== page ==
Climbing Mt. Fuji

One of the ultimate goals of a traveler in Japan is to climb the country’s most popular and revered mountain, Mt. Fuji. With its beautifully symmetrical cone, Mt. Fuji has been a Japanese icon for many years. It is located on Honshu Island, and is the highest mountain in Japan at 3,776.24 meters or 12,389 ft. It lies about 100 kilometers south-west of Tokyo, and can be seen from there on a clear day.

The beautiful Mt. Fuji is Japan’s most famous icon and has become a goal for many people to climb.

 

Climbing the mountain is limited to July through August. Despite its steep slopes, Mt. Fuji can be climbed up quite easily even by beginners. Signboards and mountain huts provide direction and places to rest. But it is necessary to try to become acquainted with the features of Mt. Fuji well in advance, and make thorough plans before climbing up the mountain. One must take note that even in the summer, the temperature is at least 20 degrees colder than ground level and the air is thin. In the afternoon, the weather becomes quite unstable with quite a high possibility of thunder.

Mt. Fuji 5th Station and Toyokan Mountain hut.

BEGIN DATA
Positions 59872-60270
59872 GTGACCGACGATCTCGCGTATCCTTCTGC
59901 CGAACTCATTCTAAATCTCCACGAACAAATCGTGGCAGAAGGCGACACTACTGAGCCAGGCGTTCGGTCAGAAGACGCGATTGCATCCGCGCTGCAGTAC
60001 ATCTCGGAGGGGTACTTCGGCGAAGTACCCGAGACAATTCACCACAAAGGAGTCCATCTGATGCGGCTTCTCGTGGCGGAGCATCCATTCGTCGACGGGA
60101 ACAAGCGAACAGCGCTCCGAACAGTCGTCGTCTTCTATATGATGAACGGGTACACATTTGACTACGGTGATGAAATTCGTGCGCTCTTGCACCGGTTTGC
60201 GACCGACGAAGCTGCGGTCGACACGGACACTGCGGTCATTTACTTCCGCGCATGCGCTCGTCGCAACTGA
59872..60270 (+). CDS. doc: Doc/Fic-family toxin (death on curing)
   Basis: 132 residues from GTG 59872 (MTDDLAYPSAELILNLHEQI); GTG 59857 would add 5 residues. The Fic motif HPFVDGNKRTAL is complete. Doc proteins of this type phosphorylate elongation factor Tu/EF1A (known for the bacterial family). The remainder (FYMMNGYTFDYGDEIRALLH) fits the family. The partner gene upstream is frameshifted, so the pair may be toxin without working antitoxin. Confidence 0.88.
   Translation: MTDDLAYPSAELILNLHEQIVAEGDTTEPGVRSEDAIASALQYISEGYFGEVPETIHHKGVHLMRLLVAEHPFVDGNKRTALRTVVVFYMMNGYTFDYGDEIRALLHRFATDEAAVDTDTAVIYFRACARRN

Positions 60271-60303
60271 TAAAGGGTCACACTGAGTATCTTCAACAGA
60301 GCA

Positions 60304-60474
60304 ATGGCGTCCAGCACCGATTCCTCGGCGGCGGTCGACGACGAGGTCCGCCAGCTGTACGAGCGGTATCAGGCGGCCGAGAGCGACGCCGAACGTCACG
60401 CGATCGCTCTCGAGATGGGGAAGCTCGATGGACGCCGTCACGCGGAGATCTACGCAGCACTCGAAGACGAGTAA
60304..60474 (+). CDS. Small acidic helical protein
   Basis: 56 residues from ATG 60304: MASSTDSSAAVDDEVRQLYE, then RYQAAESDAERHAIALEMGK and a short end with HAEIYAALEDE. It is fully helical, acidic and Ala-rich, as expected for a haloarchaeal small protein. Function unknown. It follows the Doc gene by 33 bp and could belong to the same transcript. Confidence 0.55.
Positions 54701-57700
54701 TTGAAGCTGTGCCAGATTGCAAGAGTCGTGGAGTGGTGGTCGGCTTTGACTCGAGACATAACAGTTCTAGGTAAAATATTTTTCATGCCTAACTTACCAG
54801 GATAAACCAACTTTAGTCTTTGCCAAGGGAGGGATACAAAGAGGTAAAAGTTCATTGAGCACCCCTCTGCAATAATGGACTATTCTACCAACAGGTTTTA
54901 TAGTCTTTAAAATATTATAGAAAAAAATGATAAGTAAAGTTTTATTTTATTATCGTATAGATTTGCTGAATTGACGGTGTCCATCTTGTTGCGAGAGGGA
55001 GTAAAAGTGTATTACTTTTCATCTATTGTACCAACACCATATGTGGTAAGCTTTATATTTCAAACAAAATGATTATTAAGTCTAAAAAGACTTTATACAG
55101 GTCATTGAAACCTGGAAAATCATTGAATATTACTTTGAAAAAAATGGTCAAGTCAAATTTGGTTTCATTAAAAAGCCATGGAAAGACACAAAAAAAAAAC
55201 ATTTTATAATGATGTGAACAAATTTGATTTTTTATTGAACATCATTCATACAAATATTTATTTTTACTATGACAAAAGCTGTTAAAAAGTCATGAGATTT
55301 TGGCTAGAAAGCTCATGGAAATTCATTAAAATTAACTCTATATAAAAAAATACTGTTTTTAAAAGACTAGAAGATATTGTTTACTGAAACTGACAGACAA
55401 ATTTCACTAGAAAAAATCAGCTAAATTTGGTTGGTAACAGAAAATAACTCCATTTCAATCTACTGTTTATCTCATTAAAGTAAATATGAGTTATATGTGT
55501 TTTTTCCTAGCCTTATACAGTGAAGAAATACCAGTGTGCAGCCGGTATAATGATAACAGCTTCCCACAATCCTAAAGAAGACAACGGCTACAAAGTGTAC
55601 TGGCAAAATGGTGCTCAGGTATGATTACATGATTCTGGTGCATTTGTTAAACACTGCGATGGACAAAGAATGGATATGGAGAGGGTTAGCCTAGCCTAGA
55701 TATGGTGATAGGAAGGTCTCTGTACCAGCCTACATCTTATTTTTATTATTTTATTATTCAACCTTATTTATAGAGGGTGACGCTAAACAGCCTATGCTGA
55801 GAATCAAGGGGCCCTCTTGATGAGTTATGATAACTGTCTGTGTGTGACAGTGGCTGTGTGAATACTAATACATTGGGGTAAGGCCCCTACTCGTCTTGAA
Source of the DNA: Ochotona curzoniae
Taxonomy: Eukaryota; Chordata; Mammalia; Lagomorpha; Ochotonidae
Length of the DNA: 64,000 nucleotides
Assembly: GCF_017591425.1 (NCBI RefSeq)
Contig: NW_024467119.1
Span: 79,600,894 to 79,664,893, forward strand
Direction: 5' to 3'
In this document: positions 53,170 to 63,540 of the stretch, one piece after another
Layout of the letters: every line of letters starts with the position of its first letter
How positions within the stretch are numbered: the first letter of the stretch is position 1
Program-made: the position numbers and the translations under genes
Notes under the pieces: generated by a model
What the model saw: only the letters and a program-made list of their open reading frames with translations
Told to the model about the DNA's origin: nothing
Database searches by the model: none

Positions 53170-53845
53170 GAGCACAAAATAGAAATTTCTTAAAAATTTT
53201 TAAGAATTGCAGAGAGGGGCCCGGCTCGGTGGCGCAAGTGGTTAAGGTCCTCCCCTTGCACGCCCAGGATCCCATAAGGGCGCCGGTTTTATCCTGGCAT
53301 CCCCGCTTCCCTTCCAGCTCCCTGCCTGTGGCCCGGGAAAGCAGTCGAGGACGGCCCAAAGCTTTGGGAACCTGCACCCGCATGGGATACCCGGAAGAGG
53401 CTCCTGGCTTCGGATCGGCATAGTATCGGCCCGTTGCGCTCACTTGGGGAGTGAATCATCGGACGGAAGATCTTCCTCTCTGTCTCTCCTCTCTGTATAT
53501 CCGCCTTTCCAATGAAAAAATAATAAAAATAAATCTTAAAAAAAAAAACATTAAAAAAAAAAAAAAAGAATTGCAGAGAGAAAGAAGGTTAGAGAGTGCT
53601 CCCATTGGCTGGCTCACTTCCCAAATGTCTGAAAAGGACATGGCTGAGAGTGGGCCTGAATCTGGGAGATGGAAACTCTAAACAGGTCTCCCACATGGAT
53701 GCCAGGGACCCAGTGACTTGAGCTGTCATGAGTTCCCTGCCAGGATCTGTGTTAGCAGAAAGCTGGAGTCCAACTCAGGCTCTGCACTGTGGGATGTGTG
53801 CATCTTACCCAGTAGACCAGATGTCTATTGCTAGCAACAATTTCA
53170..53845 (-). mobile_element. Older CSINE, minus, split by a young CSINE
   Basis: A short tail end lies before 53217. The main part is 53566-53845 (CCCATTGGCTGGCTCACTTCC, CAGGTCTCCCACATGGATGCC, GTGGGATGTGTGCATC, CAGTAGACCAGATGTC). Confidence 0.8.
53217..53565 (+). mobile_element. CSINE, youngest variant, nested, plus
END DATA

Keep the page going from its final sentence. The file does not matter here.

Climbers can drive up to the 5th Lake Kawaguchi–Yoshida-guchi course is the most popular course and takes about 6 hours to reach the summit from the 5th mountain huts along the way. You depart from the 5th become rocky slopes. Mountain huts are found at the Seventh Station and Eighth Station (2,700 m to 3,000 m). After passing the torii gate at the 9th station, which has an altitude of 1,400 to 2,400 meters. The Station. This course is recommended for beginners because there are many Station and climb gentle slopes which later Station the climb will be basically up bare rocks. Going up further, you will be welcomed by a white torii gate, and after climbing up more stairs, you will find yourself at the summit. The Kuzushi-jinja Shrine is found at the top where one can have a stamp impressed as a token of having reached the summit. There will also be mountain huts or rest areas at the mountain top and a place where one can mail postcards. The descent will be through a different route and would normally take 3 hours and 15 minutes. The mountain huts are well equipped with supplies but in case of an emergency, it is necessary that you bring a supply of water, light snacks and a change of clothes. It is also advised to put on trekking shoes and a hat to prevent sunburn. A walking stick or a trekking pole would also prove useful. There is cellular signal in the mountain so communication is not cut off during the climb.

 

Photos taken from  Steve Tilford and Tokyo Travel Pal

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